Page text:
GRAND RAPIDS, Mich. (WOOD) — It is a concern all over Grand Rapids: As more neighborhoods are revitalized, those areas become less affordable for low-income residents.
To help solve the problem, Grand Rapids city leaders have been working on changing zoning ordinances and creating other development tools. The measures are designed to create opportunities for LINC UP and other community-based organizations, as well as private developers, to build more affordable housing.
“These zoning recommendations are removing those practices that act as intentional impediments to affordable housing,” Jeremy DeRoo, the executive director of LINC UP, said.
City officials have committed at least a million dollars a year to address the problems and a task force has been pushing new initiatives.
But a collaborative of Grand Rapids neighborhood associations has concerns.
One of the relaxed zoning laws allows more housing on smaller slices of land, with the idea that more inventory will mean cheaper prices.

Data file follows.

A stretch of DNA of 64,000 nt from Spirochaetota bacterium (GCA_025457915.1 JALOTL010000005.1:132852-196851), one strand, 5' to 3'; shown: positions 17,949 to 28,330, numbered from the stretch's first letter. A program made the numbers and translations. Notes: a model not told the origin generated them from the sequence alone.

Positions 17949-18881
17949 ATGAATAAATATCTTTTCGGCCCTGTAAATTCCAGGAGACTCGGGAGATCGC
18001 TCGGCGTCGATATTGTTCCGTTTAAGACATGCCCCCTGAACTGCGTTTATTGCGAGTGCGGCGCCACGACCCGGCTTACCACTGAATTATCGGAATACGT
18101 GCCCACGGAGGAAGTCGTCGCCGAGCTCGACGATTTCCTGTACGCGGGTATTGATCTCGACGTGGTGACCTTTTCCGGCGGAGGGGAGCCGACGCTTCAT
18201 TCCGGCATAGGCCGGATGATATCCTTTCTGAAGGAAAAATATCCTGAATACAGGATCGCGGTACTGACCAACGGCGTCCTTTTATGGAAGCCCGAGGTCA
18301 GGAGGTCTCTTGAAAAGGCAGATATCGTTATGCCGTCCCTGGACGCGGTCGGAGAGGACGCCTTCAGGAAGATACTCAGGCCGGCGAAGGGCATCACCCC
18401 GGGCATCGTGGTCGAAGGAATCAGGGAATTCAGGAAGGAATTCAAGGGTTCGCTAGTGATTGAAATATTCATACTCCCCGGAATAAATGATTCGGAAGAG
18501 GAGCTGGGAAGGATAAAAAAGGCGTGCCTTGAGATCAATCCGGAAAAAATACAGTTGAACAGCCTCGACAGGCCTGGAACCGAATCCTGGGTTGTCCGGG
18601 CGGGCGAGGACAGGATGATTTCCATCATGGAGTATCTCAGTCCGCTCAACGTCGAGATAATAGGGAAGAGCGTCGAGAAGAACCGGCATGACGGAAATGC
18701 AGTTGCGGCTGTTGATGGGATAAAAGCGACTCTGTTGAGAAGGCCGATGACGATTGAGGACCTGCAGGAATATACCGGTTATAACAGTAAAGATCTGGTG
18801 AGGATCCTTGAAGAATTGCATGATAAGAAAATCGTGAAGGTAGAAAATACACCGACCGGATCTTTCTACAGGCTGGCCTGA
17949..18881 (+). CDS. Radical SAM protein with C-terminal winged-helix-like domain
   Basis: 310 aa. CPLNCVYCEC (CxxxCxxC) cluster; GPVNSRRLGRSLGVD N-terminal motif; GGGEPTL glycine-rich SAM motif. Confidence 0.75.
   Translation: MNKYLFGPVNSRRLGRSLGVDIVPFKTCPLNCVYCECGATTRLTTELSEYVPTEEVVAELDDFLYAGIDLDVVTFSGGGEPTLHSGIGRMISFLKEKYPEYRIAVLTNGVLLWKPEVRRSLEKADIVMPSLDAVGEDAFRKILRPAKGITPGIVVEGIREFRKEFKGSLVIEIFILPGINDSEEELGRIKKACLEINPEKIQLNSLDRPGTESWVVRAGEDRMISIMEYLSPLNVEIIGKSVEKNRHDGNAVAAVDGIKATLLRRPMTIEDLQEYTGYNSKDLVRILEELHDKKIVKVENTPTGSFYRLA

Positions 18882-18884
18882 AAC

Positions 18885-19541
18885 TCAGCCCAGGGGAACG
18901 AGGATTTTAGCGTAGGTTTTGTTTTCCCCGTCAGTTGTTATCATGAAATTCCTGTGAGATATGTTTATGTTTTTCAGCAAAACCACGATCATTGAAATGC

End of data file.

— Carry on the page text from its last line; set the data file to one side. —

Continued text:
Ada Mbonu, bilingual community engagement specialist with the West Grand Neighborhood Association, says that’s only an assumption.
“There has been a lot of talk about how density can improve affordability, but studies have shown that living wages and home ownership are actually better keys to affordability,” Mbonu said.
Another concern is neighborhood input. So-called by right developments allow developers to build qualifying projects in some areas of the city without going to the planning commission, avoiding public hearings.
“As neighborhood association representatives who are here to represent the people who are in our neighborhoods, we can’t support something that takes away resident voice,” said Jessica Solis with Seeds of Promise, an urban community improvement initiative that operates primarily in Southeast Grand Rapids neighborhoods.
“We feel like there has not been adequate community engagement around this. There hasn’t been enough time because this stuff came out very fast,” Solis added.
Members of the collaborative say they recognize the affordable housing problem in the city and want to work for solutions, but they want their concerns heard.
The City Commission will talk about the issues Feb. 20 and could vote to hold a public hearing on the new measures.